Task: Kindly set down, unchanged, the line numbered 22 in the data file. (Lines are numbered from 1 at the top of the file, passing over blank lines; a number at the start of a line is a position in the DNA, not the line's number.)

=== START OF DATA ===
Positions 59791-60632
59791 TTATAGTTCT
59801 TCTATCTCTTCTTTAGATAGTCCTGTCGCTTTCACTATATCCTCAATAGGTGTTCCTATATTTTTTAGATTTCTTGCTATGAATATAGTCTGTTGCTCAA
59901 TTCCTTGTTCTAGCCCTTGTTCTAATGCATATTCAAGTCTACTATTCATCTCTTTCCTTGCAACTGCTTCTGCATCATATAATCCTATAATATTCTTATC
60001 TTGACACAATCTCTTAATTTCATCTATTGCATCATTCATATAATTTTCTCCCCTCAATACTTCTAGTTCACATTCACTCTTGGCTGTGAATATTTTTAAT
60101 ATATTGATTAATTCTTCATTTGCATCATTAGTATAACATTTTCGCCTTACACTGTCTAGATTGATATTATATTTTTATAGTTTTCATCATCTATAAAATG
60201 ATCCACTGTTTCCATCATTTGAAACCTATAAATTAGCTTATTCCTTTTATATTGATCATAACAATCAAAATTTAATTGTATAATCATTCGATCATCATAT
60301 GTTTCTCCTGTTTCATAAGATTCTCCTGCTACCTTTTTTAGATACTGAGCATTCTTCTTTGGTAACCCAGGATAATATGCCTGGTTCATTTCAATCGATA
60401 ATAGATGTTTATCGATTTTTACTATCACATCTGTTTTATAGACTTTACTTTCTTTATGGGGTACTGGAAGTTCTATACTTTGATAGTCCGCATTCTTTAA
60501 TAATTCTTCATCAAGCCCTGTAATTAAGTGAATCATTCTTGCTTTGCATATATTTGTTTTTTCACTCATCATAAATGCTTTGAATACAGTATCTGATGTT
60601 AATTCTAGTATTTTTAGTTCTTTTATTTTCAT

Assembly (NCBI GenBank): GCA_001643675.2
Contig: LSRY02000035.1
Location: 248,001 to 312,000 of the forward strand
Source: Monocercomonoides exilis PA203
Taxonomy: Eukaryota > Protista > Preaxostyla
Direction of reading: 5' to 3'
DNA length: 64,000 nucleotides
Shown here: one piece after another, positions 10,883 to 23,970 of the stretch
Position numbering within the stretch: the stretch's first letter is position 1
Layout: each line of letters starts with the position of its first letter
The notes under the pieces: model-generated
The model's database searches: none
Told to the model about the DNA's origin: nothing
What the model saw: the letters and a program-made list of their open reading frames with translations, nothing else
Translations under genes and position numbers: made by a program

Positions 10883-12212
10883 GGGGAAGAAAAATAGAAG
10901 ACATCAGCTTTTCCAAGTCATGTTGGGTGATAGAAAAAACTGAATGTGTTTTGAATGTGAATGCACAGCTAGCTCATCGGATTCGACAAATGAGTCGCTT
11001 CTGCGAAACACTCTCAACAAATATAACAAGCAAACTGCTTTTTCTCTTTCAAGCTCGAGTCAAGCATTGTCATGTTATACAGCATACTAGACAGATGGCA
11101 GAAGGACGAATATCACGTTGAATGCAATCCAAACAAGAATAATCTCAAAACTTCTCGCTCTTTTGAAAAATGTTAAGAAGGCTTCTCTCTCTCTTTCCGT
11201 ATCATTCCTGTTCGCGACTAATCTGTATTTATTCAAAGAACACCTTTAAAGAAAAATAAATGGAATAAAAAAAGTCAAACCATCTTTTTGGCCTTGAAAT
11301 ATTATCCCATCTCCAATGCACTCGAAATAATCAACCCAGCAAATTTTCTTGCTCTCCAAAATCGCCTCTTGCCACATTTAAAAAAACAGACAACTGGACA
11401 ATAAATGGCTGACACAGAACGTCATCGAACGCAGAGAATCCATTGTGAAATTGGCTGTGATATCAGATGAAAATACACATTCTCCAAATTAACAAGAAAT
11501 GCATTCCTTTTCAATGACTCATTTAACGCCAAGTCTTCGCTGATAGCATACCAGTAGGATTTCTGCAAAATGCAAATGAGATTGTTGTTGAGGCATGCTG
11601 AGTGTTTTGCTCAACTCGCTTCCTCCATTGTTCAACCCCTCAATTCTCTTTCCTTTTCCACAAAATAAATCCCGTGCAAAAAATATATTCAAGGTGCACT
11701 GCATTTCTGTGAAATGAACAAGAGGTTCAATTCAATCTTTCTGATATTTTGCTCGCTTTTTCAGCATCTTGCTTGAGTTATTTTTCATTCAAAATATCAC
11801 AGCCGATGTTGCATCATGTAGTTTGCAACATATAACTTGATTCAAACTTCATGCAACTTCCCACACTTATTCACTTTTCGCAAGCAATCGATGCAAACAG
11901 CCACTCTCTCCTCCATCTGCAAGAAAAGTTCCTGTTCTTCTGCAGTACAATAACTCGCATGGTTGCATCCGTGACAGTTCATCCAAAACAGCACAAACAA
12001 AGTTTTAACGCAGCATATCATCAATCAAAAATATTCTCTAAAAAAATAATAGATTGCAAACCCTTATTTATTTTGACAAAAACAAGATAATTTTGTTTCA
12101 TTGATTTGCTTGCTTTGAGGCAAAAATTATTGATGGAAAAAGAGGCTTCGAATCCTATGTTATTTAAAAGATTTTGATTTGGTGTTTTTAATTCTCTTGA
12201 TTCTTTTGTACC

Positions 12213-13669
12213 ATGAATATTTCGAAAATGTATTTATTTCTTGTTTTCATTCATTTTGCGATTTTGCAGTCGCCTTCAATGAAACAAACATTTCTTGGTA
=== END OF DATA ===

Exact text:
The notes under the pieces: model-generated